Lately I’ve been thinking about how we put games together. I think most things come down to the frame. When I say frame this is what I mean:
The Frame is how you present or set up X. X being the individual game, the scene, the campaign, or any variable you want to throw in there. Yeah, I know it’s just a basic algebra equation and a pretty simple one at that. Still, it’s something GM’s should think about.
When you’re setting up your campaign I think it’s important to have a frame, especially if you, as a GM, have some idea’s you want to put forth. To give your idea’s a chance you need to place the players in a creative box. That means you give them some choices but keep the choices constrained. For example if you’re running a game in a city and you have an idea for a conspiracy/noir detective story it makes sense to create the constraint of “You’re all connected to a Private Detective Agency.” Now all the players can create something within that frame and you haven’t made the box so small it’s unworkable. If you think the box is too small here’s a list of character archetypes you could have just off the top of my head. A private detective or two, an informant who’s a little on the shady side, the muscle you call in for hard jobs, the kid who just likes to hang around the PI’s, the tough nurse girl friend of one of the PI’s, the former client who owes one of the PIs a favor or two, the cop who sort of likes the PIs and works with them because they can go places the cop can’t and vice versa.
Story Arc Framing
Story Arc Frames I feel are very dependent on the first session of them or the opening act. If you ever watch a TV show, read a novel or comic book, or consume any kind of storytelling media pay attention to the first act. You will usually get introductions to the characters but a tone will permeate this part of the story. The themes will be introduced along with the opening conflict or hook, which should be related to the themes of the story. As GM’s we have some options with which to push forth our themes and feel. First off we get to frame the first scene. In this frame we can set the tone with videos, pictures, music, props or whatever you decide to use but our most important tool for this frame is the words we use and how we use them. This is your first impression, the opening of the movie, the first 3 minutes of a TV show, the prologue of a book. This is your chance to hook them in and push your players to take the same mind-set as you. If I was trying to get the feel of the conspiracy / noir campaign frame from above I would start with describing a camera shot of the office door with the name of the agency on it and then I would turn to one of the private eyes and ask them “How are you sitting at your desk?” Once they described that I would have a knock at the door occur followed by a beautiful woman in expensive clothing walk in. Next I would ask one of the other players “You’re sitting on the couch reading the paper when she walks in? What is your first impression of the beautiful woman? Describe her in first person.” I would do this because it reinforces the genre and tone I’m going for since noir detective stories tend to get inside the head of the characters. Plus I’m also letting the players give some insight into their characters and keeping them involved instead of just talking at them. Now I’ll present the conflict to the PCs using the Fem Fatal as my vehicle for doing so. She offers them a job which they take since they’re PI’s and need the money. PI’s are almost always broke. Tone presented, hook set, and characters involved. Now the game can truly begin and I’ll keep pushing forth the tone and setting as the scenario evolves. As Vincent Baker once said about running Apocalypse World, Barf forth Apocolyptica.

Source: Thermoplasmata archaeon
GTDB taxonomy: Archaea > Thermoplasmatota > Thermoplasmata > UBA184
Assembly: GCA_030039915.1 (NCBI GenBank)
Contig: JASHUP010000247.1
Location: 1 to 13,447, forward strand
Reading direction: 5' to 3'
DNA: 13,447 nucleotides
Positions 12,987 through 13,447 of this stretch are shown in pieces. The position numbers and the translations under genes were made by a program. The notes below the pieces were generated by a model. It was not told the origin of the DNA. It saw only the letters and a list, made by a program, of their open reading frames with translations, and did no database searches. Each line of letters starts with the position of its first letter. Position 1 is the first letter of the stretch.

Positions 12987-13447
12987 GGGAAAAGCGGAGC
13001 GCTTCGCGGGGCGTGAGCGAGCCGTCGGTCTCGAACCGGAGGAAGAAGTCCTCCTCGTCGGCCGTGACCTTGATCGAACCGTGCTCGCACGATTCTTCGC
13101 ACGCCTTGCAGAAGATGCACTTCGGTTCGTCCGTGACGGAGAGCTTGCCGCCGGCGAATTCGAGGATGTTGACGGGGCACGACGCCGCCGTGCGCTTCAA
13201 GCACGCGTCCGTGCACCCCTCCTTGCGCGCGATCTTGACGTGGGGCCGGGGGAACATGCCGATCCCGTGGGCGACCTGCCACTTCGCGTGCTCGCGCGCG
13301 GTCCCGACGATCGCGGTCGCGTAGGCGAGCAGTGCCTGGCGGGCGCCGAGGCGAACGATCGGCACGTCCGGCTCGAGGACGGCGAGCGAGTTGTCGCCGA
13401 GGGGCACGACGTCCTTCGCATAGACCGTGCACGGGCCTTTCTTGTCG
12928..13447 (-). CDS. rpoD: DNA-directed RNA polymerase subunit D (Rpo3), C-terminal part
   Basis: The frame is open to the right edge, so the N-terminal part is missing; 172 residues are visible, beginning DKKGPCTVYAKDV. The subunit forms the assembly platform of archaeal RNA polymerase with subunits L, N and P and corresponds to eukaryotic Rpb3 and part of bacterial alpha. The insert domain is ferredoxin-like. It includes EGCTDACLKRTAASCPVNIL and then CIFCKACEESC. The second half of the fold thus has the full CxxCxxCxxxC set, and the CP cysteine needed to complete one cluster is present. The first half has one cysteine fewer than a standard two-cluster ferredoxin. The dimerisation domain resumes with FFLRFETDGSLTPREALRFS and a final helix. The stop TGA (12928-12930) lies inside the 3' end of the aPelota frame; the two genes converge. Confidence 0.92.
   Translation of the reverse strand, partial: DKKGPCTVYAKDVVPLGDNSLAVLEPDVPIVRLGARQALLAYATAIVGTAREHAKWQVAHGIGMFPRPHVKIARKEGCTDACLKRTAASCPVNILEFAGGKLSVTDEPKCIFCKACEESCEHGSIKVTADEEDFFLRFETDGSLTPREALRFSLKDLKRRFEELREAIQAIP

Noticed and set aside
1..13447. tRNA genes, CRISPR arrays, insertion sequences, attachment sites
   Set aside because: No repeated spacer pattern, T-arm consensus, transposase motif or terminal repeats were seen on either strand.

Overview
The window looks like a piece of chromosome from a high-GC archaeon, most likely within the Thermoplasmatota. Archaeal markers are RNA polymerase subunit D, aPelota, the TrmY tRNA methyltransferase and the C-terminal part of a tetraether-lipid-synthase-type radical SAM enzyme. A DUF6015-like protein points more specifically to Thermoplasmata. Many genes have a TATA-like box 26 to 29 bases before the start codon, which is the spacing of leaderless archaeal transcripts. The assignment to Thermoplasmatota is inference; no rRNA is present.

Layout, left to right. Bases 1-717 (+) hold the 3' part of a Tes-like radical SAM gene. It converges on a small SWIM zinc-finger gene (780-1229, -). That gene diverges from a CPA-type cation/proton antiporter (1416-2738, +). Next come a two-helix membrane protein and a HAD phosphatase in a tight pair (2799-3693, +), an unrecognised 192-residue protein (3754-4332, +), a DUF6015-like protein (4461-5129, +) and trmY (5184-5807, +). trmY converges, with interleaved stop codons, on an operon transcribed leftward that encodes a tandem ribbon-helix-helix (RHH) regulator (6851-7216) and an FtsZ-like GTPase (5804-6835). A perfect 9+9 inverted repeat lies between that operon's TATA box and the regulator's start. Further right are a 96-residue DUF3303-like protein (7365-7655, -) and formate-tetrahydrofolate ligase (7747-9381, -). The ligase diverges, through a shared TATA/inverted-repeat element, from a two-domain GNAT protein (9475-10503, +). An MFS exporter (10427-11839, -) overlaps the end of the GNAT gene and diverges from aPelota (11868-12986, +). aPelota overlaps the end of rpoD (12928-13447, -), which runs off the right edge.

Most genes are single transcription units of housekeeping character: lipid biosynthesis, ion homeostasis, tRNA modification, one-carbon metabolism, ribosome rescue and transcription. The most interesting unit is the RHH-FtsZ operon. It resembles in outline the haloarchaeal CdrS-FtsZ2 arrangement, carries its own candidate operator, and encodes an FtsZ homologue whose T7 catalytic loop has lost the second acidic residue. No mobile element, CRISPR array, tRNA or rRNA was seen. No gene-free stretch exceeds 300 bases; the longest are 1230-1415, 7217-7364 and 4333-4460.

The framing of a scene is similar to the ideas of framing your story arc. This is only different as the scenes you frame from here on build upon the beginning scene and exist to allow your PCs to make choices to push the story forward and create conflicts for them to overcome, whether it’s shooting bad guys, infiltrating criminal organizations, or hitting instead of standing on that 20, because you know an Ace is coming up as the next card which would give the dealer, showing a face card, a black jack. Your frame in this instance will give the players ideas for the choices they will make so once again the presentation of the scene is important. The words and props you use will spark the imagination of the people you’re gaming with, inciting them to make decisions. Let’s go back to the example of the Noir detective story.
The PI’s find themselves in Terry’s Place at the back corner booth with their usual order in front of them. They’re enjoying the taste of the food having once again barely escaped a death-defying situation. (The third one this week.) I guess the Villi Mob didn’t appreciate them busting up the Villi smuggling operation down on the docks. That’s when a chair is pulled up to the booth and a man sits down wearing a black coat with a fedora. His eyes take in the PI’s as one of them is mid bite. The click of a gun cocking is heard from below the table and neither of the man’s hands are visible. He gives them small smirk.
“Hi boys. Sorry about this but Mr. Villi wants a word with you.”
They recognize the man as Bobby the Hat. A Villi mob trouble-shooter and that means he sometimes shoots the trouble.
Now the scene starts and we play the game of what happens next or act and react.
So that’s how I think about framing and I hope it will get you to think about how we start campaigns, story arc’s, and scenes. If anyone has any other suggestions feel free to comment because I’m always open to new idea’s to expand my gaming horizons.
Chris “The Light” Sniezak